Boys knitting as part of the war effort


  1. My son has put my shoes on for fun before, and he plays with Dolly's toys sometimes (dolls, tea parties etc), but those games often don't last long before he's ready for his trucks or tools etc. I've also noticed when he does play with dolls etc he plays with them in a masculine way - not as tenderly as Dolly!!

    When I watch Dolly playing with her dolls and having tea parties etc, it makes me think that this is one of the ways little girls start learning how to care for a family etc (in training for when they are older)... and why should it be different for a boy? Boys don't grow up and go live in some exclusively male world - they grow up to have children and need to cook etc - does taking care of a child or cooking make him more feminine? No, of course not!! So why should playing with a doll occasionally when they are small be a problem??

    I would be rather disturbed if playing with "girly" things continued when he was older, but while young... it's really a NON-issue, in my opinon!!

    Oh, and I have been teaching Danny to knit and sew, he does some crafts etc... it's all part of creativity, learning skills and learning to do detailed tasks... Not some plan to feminise him!!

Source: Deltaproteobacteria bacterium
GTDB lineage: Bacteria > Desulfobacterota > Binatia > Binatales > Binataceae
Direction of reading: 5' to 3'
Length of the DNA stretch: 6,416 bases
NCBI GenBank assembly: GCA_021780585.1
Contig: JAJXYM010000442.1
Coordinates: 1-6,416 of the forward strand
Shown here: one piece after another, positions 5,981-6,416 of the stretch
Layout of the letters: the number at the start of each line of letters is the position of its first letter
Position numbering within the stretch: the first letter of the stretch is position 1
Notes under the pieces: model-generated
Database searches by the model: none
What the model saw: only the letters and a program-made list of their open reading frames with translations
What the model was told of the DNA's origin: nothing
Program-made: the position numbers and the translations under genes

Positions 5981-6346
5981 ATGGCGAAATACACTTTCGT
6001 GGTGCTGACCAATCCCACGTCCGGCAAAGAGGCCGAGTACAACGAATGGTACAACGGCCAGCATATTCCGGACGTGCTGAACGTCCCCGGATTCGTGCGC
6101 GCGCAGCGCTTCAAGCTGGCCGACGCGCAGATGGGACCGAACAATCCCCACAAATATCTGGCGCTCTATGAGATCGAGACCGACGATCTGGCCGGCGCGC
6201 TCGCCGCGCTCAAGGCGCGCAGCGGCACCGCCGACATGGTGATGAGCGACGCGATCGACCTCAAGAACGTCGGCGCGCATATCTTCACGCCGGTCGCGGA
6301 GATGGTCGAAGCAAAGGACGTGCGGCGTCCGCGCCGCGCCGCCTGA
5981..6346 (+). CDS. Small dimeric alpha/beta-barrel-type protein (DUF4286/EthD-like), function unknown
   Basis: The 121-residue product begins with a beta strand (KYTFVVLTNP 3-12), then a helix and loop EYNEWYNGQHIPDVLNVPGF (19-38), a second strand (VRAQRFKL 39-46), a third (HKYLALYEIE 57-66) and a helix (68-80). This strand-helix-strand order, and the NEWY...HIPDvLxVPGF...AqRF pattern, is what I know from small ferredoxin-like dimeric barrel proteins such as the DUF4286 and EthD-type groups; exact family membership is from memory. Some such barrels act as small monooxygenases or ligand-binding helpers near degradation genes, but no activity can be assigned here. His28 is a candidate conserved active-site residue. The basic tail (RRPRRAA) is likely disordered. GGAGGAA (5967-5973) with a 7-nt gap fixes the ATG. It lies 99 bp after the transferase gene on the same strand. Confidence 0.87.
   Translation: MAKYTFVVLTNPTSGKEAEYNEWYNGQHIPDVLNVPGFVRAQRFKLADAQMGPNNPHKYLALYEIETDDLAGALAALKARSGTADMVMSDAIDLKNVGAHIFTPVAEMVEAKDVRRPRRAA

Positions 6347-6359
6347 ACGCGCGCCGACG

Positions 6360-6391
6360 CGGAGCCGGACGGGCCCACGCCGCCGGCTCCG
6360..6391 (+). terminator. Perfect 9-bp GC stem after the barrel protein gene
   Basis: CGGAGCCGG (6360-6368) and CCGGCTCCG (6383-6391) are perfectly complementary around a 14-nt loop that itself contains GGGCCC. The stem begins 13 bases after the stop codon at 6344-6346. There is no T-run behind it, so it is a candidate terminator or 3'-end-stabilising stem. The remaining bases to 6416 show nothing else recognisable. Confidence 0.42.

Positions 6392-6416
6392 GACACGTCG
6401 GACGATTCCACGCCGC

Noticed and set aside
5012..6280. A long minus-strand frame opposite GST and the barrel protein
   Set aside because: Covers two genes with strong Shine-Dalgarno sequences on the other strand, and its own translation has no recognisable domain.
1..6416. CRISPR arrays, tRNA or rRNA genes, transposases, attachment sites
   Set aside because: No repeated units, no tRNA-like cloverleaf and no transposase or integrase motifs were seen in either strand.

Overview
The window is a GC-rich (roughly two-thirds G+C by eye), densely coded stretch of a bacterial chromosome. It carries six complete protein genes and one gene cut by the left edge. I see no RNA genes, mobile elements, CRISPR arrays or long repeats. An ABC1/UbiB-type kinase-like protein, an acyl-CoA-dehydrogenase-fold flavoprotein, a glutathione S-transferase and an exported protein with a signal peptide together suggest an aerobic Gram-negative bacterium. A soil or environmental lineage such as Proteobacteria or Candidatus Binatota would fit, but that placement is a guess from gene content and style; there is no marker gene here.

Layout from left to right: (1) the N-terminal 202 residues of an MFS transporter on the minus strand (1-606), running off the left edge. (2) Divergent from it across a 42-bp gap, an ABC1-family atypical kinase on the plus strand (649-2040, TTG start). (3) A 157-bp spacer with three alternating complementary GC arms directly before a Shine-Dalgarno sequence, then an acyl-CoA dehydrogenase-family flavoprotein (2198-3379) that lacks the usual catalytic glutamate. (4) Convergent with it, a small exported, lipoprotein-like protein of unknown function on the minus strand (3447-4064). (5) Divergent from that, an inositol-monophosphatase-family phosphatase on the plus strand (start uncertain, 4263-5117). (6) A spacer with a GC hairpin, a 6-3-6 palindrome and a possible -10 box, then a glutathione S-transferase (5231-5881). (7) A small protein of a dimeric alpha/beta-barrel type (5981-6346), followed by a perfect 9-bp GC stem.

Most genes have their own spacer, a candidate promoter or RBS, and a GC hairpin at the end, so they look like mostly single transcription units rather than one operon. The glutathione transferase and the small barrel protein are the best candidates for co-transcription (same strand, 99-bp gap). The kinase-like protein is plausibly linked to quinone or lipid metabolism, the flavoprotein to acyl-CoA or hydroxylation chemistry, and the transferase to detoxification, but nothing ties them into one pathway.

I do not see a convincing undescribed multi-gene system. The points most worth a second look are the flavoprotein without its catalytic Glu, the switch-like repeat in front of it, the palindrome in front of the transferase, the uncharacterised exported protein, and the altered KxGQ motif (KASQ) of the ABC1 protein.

2. I also read this blog post, and commented. I don't think the author was attacking parents who allow their sons to occasionally wear high heels or paint their fingernails. My son, when he was a toddler, liked to watch me paint his older sister's fingernails and ask me to do his too. I would paint his toenails. His sister dressed him in skirts and encouraged him to play with dolls. None of this has harmed him in any way, and he is as masculine as a young teenage boy can be.

    I think the blog author was worried that ads, such as the one she featured on her post, were completely unnecessary especially in this day and age when homosexuality is more and more acceptable to 'mainstream' society than it ever has been. I agree with her. Little boys wanting to copy mummy by wearing her high heels or try their big sister's lipstick is normal enough behaviour as they are growing and learning, but encouraging it or portraying it as a 'normal' choice in popular media can certainly be confusing to young boys and teenagers who may already be struggling with the concept of being a man (particularly if they are growing up in a fatherless home.)

  3. I agree mum-me that putting it into an ad is the problem and for that reason I never took photos of my sons wearing nail polish and shared it with the world.

    It's funny though, all thought the 1980s pop singers wore makeup( lots of it), but most were not gay (ok, Boy George was) but most weren't. No one really worried too much about this at all. We have experts today worried about all sorts of things that really are not worth getting worried about. I do wonder if this ad was run in Australia if people would really care too much.